The Daily Tar Heel

Serving the students and the University community since 1893

Thursday September 29th

Congress' plan back_¶ res: In ill-fated attempt to scapegoat organization Congress embarrasses itself

As the details of last week's Concepts of Colors controversy trickle in it has become increasingly apparent that certain members of Student Congress wanted nothing more than a public witch-hunt.

They wanted a fiasco — and they got one.

But the inquiry into Shaniqua McClendon's funding request backfired and instead raised questions about the effectiveness and integrity of the finance committee.

After all of the facts have been presented we believe it is clear that McClendon in no way attempted to deceive Congress regarding her financial request.

The ethics committee ruled similarly stating Sunday that it did not find her guilty of inflation or intending to deceive them.

It seems that Congress simply wanted to scapegoat her organization as an example to other student groups and in the process they bruised McClendon's reputation.

Certainly if Congress receives information that an organization intentionally misrepresented funding requests an investigation should be launched.

But this case was disgracefully handled.

Tim Nichols speaker of Congress only contacted McClendon by e-mail about an hour before he planned to present allegations to Congress.

Nichols stated that he had thought catching McClendon off-guard would ensure her honesty.

The responsible action would have been to contact her beforehand to discuss the details of the case.

McClendon was only informed that the integrity of her funding request was in question a couple hours before Congress was called to order giving her little time to prepare any type of defense.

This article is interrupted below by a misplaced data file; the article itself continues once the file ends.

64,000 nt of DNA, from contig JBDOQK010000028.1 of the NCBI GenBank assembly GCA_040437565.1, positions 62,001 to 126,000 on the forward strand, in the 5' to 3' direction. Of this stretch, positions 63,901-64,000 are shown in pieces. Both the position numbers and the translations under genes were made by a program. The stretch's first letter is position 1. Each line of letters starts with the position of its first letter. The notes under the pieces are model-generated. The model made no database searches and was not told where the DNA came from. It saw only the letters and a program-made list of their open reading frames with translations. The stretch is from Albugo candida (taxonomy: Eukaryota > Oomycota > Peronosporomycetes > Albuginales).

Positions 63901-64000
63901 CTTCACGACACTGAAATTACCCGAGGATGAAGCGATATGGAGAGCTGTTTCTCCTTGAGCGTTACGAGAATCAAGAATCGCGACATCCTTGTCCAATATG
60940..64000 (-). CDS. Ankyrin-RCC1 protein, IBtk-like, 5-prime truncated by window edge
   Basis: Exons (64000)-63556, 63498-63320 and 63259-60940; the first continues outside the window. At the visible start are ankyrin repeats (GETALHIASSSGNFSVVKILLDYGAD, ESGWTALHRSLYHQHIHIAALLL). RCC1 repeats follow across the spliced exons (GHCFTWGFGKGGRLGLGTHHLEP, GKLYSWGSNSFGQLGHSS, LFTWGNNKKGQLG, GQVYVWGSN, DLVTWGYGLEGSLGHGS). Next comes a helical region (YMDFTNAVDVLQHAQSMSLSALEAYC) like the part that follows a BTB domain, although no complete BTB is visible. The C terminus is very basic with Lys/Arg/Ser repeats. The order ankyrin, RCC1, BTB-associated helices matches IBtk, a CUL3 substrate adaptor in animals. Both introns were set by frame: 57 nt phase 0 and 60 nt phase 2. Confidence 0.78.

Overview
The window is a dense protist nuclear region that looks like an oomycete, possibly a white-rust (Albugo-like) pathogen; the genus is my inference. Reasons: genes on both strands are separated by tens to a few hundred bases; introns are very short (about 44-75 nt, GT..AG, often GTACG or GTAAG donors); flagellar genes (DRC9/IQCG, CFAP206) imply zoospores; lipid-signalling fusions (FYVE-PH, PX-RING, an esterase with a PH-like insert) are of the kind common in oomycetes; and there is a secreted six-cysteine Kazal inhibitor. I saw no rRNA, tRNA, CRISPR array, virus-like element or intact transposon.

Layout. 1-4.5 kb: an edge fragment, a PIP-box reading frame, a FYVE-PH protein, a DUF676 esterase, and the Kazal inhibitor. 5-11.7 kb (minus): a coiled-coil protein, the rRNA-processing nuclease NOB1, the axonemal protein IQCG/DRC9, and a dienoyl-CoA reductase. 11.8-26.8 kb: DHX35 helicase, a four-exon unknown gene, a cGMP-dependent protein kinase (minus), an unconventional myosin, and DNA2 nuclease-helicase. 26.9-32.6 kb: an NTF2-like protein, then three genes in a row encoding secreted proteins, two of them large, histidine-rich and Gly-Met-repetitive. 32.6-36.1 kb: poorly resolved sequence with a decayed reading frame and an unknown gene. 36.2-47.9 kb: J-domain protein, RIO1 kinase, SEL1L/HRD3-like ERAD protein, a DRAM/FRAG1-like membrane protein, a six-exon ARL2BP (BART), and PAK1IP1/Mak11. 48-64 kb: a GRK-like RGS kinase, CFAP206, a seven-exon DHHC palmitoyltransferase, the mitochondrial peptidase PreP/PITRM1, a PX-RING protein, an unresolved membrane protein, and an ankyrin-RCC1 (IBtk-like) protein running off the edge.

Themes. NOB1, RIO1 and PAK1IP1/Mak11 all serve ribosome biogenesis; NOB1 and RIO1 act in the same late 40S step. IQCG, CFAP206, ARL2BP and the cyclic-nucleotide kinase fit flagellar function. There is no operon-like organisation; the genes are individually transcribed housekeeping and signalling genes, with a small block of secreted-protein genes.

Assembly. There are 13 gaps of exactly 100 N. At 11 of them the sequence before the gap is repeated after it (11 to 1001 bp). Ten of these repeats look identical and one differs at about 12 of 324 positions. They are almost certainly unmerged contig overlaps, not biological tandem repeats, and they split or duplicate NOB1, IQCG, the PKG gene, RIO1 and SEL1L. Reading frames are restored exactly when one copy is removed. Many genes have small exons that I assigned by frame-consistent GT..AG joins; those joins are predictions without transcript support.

She was thrust in front of the entire body of Student Congress with almost no knowledge of what she was accused of doing.

The central issue is not with McClendon or her funding request it is with the finance committee.

Although McClendon attached a particularly detailed funding request including listing individual items and prices the finance committee never saw or reviewed this document.

It is unclear why this document was not reviewed but to allow such information to fall through the cracks is irresponsible.

McClendon and her organization simply selected the items they wanted for their performances including some particularly expensive items and the finance committee approved it with little opposition.

We believe student groups should try to be frugal when spending student fees but it's not up to the groups to present the most economical options. It is the finance committee's responsibility to insist that groups economize their requests and to scrutinize them more closely.

Congress' handling of this situation was irresponsible. Its leaders unnecessarily cast McClendon into the public spotlight and embarrassed themselves in the process.

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